Gilberto Gil's Discography: 'All albums have a biography' - Part 2

Writer of other biographies for Brazilian music albums gives an overview of Gilberto Gil’s records, which contain experiences and reflections.

By Instituto Gilberto Gil

Text: Chris Fuscaldo*, journalist and music researcher

Imagem de Gilberto Gil de black power durante lançamento do álbum Refazenda para o documentário Tempo Rei (Janeiro de 1996)Instituto Gilberto Gil

In 1975, Gilberto Gil was experimenting with the various shows he did in Brazil, including on universities, and recordings that were only released years later. It was a moment of reunion with himself, of reflection, of restoration of his being.

Jorge Ben, Gilberto Gil e Caetano Veloso no encerramento do evento Phono 73 (1973)Instituto Gilberto Gil

It was in that same year that he, almost by chance, shared the studio with Jorge Ben, an artistic reference to him since he was still in Salvador.

Capa do álbum Gil & Jorge: Ogum, Xangô, de Gilberto Gil e Jorge Ben (1975)Instituto Gilberto Gil

Gil & Jorge: Ogum, Xangô was launched in 1975, without planning. The record came from a jam session they had at an event at André Midani's house. The label's president was impressed with the impromptu show, same as they did during the recordings.

Gilberto Gil e o acordeonista Dominguinhos durante a turnê do álbum Refazenda (1975)Instituto Gilberto Gil

‘Re’ phase with new references

Between 1975 and 1979, Gilberto Gil plunged into the phase in which he produced a trilogy of four albums: the three unreleased Refazenda (1975), Refavela (1977) and Realce (1979) and the show Refestança (1977), performed with Rita Lee and released on disk, also playing with the "Re" prefix.

Capa do álbum Refazenda, de Gilberto Gil (1975)Instituto Gilberto Gil

Gilberto Gil grava a música Ela

Refazenda: back to the origins

In 1975, Brazil was still under military command, and censorship determined the kind of music to be recorded and performed. The song that would be title of his new album, “Refazenda,” made his fans believe he was sending a message to the military.

They thought the mention to an avocado tree in the song had to do with the green uniform. However, as Gil acknowledged years later, the Refazenda album came about as a “juxtaposition of nonsenses” and was only a celebration of nature and a recovery of his northeastern roots.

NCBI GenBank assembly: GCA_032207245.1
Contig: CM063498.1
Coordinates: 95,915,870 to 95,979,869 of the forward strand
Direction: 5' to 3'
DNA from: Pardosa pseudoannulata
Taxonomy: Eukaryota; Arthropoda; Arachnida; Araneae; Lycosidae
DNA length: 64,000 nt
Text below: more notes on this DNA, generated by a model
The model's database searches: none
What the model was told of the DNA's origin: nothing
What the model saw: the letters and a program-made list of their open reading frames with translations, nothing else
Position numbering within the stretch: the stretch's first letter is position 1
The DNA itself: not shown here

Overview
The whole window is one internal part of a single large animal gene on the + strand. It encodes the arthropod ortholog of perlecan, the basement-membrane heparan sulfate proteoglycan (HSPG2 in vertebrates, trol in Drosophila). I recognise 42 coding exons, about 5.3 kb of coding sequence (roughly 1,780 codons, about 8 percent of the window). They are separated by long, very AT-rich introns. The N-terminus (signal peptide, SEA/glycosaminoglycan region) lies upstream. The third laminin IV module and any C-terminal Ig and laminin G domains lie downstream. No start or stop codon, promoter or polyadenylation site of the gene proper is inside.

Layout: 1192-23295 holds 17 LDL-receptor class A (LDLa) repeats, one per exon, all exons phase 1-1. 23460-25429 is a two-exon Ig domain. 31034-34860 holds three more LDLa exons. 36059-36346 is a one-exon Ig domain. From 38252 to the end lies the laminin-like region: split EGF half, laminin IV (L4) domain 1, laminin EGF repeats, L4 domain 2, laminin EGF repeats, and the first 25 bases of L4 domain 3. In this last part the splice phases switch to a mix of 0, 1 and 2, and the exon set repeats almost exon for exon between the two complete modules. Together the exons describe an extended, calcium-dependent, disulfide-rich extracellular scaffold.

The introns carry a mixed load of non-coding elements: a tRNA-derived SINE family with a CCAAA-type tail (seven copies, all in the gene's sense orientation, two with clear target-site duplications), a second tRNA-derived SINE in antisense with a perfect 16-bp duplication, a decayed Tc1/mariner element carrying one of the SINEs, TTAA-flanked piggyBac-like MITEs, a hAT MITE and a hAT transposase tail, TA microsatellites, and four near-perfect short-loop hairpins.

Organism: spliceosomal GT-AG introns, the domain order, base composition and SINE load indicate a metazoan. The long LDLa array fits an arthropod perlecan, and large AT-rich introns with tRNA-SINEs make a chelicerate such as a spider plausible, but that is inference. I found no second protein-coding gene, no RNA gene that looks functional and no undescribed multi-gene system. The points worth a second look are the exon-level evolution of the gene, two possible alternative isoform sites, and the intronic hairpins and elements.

Capa do álbum Doces Bárbaros, de Gilberto Gil, Caetano Veloso, Gal Costa e Maria Bethânia (1976)Instituto Gilberto Gil

Out of the loop

In 1976, everything happened in Gil’s life. Maria, Sandra’s youngest daughter, was born, and he went on the Doces Bárbaros tour with Caetano, Gal, and Maria Bethânia. The double LP would come out in the same year he was arrested for the second time, this time for marijuana possession.

Capa do álbum Refavela, de Gilberto Gil (1977)Instituto Gilberto Gil


Black inspiration

Released in 1977, Refavela was completely inspired by Gil’s new view on black culture after a month in Nigeria. The trip to the African country to take part in a festival meant he met black artists and debated black diaspora.

Prefácio do livro Fela - Esta Vida Puta, escrito por Gilberto Gil Prefácio do livro Fela - Esta Vida Puta, escrito por Gilberto Gil (2011)Instituto Gilberto Gil

There, he met multi-instrumentalist and songwriter Fela Kuti, creator of Afrobeat and human rights activist. From then on, Gil’s sonority would never again be the same, and neither would his political stance.

American funk and Jamaican reggae influenced the songs in Refavela, just like the Carnaval groups from Bahia Ilê Aiyê e Filhos de Gandhy, which proposed the recovery of African influences for Carnaval in Salvador.

Capa do álbum Antologia do samba-choro, de Gilberto Gil e Germano Mathias (1978)Instituto Gilberto Gil